Have you decided to get your estate planning taken care of?
Congratulations on deciding to get your estate planning taken care of. This is one of the most responsible things that you can do as an adult. As you know, you want to make sure that everything in your estate is valued properly. It’s not enough to say, “Well, I paid $250,000 for my home twelve years ago, and I guess the price went up, so I’ll put it at $300,000.” You could be right, or you could be wrong.
In fact if you follow what Zillow says, their own statistics say they are inaccurate. They give themselves a 4 star (out of 4) rating for how accurate their values are in Jackson County. What that means is that 61% of the time they are within 5% of sales price. However, that means that 39% of the time they are greater than 5% off…and actually 12% of the time they are off by more than 20%. Do you want to trust your estate values to a system that feels good if they are that wrong that often?
Should the IRS come calling, you want to be right, and you want the proof a professional appraisal will provide you with backup and support in case of an audit.
First, to put your mind and wallet at ease, the costs of appraisals are deductible expenses on estate tax returns and sometimes in estate planning, as well. Secondly, often the appraiser can assist your attorney in actually structuring your estate plan so that it will maximize your tax benefits by providing a strictly “value” point of view.
The appraisal that we do for you has another long-term benefit, as well. It will provide a benchmark for the value of your real estate so that subsequent appraisals will illustrate the movement in value.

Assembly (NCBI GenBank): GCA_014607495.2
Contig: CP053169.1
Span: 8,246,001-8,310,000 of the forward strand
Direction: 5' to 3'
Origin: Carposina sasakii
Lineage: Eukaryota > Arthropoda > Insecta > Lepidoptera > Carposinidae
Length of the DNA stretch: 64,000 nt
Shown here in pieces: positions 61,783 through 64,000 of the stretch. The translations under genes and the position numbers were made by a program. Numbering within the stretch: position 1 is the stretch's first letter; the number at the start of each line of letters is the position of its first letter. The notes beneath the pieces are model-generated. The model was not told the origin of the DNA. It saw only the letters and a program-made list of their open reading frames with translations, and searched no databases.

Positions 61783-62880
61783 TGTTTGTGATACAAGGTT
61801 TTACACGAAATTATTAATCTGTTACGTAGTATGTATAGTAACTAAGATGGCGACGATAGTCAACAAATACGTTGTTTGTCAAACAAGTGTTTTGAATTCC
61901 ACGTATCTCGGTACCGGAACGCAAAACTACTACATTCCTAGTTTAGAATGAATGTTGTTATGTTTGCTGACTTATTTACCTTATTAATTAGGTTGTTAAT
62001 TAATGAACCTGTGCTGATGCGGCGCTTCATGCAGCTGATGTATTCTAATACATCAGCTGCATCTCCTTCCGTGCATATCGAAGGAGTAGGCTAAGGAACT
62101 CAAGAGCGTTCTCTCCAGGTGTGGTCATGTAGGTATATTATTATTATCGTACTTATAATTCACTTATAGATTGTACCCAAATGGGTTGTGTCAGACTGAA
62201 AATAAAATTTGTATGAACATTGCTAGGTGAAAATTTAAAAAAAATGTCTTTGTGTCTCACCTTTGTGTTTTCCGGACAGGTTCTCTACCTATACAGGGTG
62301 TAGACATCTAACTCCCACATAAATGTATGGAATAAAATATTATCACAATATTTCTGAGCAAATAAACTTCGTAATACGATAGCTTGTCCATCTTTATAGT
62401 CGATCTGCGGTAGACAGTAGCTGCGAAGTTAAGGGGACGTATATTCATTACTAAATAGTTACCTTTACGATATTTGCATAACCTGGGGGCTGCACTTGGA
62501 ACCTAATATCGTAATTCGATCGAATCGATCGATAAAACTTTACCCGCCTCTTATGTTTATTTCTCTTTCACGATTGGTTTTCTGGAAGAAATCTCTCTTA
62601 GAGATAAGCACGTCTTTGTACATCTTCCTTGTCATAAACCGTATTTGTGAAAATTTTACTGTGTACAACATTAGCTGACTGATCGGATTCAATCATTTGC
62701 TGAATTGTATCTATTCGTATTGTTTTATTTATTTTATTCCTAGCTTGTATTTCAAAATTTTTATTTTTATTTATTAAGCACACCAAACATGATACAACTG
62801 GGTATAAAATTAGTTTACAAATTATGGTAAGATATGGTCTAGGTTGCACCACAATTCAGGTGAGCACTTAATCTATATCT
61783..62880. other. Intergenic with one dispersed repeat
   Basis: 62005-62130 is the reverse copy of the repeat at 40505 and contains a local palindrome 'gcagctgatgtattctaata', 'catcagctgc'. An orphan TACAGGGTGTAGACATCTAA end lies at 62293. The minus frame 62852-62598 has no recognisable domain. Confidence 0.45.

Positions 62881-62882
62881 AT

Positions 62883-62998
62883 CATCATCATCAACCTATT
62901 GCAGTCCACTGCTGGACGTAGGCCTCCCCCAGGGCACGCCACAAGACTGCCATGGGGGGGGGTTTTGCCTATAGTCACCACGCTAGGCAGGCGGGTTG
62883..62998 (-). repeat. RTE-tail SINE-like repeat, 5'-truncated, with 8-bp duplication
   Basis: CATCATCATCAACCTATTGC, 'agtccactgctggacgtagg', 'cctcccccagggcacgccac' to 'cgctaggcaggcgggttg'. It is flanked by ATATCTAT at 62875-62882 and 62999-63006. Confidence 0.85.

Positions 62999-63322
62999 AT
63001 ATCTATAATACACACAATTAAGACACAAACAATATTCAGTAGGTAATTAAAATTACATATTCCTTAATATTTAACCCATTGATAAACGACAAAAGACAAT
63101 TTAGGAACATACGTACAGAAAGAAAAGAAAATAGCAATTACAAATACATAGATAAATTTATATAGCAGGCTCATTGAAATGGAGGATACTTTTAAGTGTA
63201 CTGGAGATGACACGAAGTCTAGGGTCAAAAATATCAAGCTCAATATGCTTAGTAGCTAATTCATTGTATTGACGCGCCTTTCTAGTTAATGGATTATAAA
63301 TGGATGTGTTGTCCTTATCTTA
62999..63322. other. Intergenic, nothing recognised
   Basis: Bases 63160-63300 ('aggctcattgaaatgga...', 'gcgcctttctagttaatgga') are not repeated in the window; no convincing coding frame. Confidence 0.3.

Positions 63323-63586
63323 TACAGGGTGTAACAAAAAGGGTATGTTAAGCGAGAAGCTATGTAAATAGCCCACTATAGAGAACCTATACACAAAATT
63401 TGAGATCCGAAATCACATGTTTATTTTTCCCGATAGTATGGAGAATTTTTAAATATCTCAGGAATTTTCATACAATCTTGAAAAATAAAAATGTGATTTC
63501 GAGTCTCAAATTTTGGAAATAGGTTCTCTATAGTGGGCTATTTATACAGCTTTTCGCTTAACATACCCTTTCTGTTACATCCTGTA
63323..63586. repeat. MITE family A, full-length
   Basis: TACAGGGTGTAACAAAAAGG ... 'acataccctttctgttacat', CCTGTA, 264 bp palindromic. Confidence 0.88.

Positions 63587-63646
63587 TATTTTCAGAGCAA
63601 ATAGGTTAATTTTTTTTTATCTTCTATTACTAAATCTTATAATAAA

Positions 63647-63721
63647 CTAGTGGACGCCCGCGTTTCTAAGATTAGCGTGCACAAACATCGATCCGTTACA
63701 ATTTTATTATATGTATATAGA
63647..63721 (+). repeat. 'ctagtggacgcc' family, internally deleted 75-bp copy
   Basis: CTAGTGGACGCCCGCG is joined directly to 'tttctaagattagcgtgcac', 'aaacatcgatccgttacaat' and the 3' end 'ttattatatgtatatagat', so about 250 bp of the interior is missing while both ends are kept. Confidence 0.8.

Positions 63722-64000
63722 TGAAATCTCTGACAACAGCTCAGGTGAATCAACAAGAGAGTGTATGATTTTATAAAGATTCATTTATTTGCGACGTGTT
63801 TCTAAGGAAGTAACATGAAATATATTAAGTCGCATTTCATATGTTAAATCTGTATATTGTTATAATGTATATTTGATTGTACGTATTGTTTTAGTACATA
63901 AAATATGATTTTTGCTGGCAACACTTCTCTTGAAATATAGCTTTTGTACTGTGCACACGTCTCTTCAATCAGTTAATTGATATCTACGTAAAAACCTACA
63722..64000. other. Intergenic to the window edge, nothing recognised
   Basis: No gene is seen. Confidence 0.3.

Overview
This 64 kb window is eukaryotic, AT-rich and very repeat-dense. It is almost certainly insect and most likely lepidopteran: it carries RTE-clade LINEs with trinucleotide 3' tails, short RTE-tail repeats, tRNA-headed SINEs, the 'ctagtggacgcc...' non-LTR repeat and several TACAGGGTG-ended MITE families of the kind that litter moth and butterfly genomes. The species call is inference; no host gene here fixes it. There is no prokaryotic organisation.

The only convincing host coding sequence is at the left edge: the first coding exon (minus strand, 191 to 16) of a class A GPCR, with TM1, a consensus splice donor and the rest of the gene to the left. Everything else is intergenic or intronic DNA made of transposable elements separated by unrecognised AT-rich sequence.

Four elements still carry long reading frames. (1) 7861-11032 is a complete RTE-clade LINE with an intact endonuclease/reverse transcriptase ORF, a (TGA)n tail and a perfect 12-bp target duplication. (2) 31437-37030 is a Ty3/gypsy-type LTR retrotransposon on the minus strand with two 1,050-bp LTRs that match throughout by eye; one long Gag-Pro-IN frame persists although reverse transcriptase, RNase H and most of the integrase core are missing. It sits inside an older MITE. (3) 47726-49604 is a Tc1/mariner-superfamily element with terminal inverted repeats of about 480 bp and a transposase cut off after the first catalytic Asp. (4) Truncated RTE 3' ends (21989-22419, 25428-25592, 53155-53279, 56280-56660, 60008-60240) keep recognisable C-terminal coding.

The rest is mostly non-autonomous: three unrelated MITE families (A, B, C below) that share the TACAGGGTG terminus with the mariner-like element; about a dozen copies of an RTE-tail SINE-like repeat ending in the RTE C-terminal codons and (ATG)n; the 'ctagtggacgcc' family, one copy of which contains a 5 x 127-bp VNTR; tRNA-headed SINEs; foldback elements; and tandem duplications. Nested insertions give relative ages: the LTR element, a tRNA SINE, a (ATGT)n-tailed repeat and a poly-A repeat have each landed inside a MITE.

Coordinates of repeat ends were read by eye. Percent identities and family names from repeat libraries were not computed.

Why get appraisals in connection with estate planning?
Appraisals of privately held business interests (stock, partnership units, etc.) are required by IRS regulations to support values claimed on estate or gift tax returns.
- A professional appraisal provides the client some insurance against an IRS audit and professional support in case of an audit.
- The costs of appraisals are deductible expenses on estate tax returns and sometimes in estate planning (e.g., family limited partnerships).
- Have a full appraisal report done on the most important pieces in your collection. An accredited appraiser can help determine which pieces require a full report. He or she can also help catalog and identify the rest of the collection.
- Often the appraiser can assist an attorney in structuring an estate plan that will maximize the tax benefits for the client by providing the attorney with strictly a “value” point of view.
- The appraisal can provide a benchmark of value for an asset or collection so that subsequent appraisals will illustrate the growth (or decline) in value.
Please let us make the appraising process easier for you.